As reported earlier, most MSEs have problems with the present system of credit financing using collateral. Therefore, it is recommended that a non-collateral credit or a non-loan-financing scheme be developed and made available to the MSEs. The financing scheme should be based upon the merits and viability of the business proposals submitted by the entrepreneurs, and should not impose heavy burdens on the enterprises. It is also recommended that the delivery of the scheme should be through local agencies or organizations which have the potential to effectively reach out to the existing enterprises and potential entrepreneurs. It is also recommended that the provision of the financial services be performed in close cooperation with the BDS provision, in order to ensure that the entrepreneurs are capable of preparing their business proposals, and that the enterprises receiving the financial services will have a high probability of being successful.

Recommendation 3: Further studies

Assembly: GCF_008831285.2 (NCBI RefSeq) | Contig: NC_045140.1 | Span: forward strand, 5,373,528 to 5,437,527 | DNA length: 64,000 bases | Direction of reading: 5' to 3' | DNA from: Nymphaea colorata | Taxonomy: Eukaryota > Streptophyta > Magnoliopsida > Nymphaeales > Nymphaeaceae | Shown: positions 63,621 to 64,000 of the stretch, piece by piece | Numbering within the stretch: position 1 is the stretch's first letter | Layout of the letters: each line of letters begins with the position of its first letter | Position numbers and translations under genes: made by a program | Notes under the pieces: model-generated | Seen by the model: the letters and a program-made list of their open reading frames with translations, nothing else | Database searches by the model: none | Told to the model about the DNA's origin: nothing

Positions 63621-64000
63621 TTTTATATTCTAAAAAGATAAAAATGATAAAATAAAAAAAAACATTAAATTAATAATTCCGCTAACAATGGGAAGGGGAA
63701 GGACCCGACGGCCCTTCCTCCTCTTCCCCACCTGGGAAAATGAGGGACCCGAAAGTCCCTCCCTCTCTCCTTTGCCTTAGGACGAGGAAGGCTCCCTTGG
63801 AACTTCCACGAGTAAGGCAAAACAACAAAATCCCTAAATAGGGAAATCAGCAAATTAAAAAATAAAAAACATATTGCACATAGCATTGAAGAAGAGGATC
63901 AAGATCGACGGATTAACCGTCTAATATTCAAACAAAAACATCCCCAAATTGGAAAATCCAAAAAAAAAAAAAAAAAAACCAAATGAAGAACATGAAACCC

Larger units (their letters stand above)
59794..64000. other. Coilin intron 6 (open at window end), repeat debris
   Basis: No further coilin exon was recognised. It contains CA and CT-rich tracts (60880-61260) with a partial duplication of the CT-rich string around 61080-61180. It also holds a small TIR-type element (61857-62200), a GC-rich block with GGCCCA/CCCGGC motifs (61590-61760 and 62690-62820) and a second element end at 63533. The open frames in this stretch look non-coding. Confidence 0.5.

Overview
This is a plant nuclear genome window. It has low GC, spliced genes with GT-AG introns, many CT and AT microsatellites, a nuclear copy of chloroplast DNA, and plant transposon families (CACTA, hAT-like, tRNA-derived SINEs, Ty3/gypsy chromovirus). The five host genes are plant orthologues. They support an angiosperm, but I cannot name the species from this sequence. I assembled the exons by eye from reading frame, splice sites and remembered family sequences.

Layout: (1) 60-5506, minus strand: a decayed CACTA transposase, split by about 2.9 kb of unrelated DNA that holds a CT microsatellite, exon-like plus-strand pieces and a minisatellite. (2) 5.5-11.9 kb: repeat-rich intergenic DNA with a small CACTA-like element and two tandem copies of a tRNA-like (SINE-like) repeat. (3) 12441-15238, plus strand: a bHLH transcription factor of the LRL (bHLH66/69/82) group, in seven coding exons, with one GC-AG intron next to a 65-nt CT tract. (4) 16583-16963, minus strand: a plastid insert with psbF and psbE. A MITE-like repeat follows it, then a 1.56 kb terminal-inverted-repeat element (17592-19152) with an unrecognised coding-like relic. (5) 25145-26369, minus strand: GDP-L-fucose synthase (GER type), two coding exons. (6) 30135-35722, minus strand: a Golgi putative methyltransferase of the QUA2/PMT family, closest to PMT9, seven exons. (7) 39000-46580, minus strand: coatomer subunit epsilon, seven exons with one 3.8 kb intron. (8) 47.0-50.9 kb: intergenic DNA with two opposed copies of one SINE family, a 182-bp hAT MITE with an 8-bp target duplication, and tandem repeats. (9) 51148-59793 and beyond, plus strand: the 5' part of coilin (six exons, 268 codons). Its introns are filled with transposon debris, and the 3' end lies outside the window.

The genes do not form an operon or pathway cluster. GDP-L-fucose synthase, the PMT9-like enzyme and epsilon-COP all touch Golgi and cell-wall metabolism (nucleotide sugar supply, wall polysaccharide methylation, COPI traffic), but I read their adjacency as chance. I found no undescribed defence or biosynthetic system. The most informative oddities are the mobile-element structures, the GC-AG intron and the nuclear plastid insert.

As this survey has been carried out with only a small sample, and is not comprehensive, it is recommended that more a comprehensive and detailed study be conducted to examine specific characteristics of the MSEs, such as their need for and access to BDS support; the relationship between MSEs’ sales, asset value and number of workers; appropriate age of potential entrepreneurs to start a business; the impact of education levels on business prospects; and identifying and addressing a range of gender issues affecting micro and small enterprise development in Thailand. Such a study should provide an accurate basis upon which various policies and support measures regarding MSEs can be established.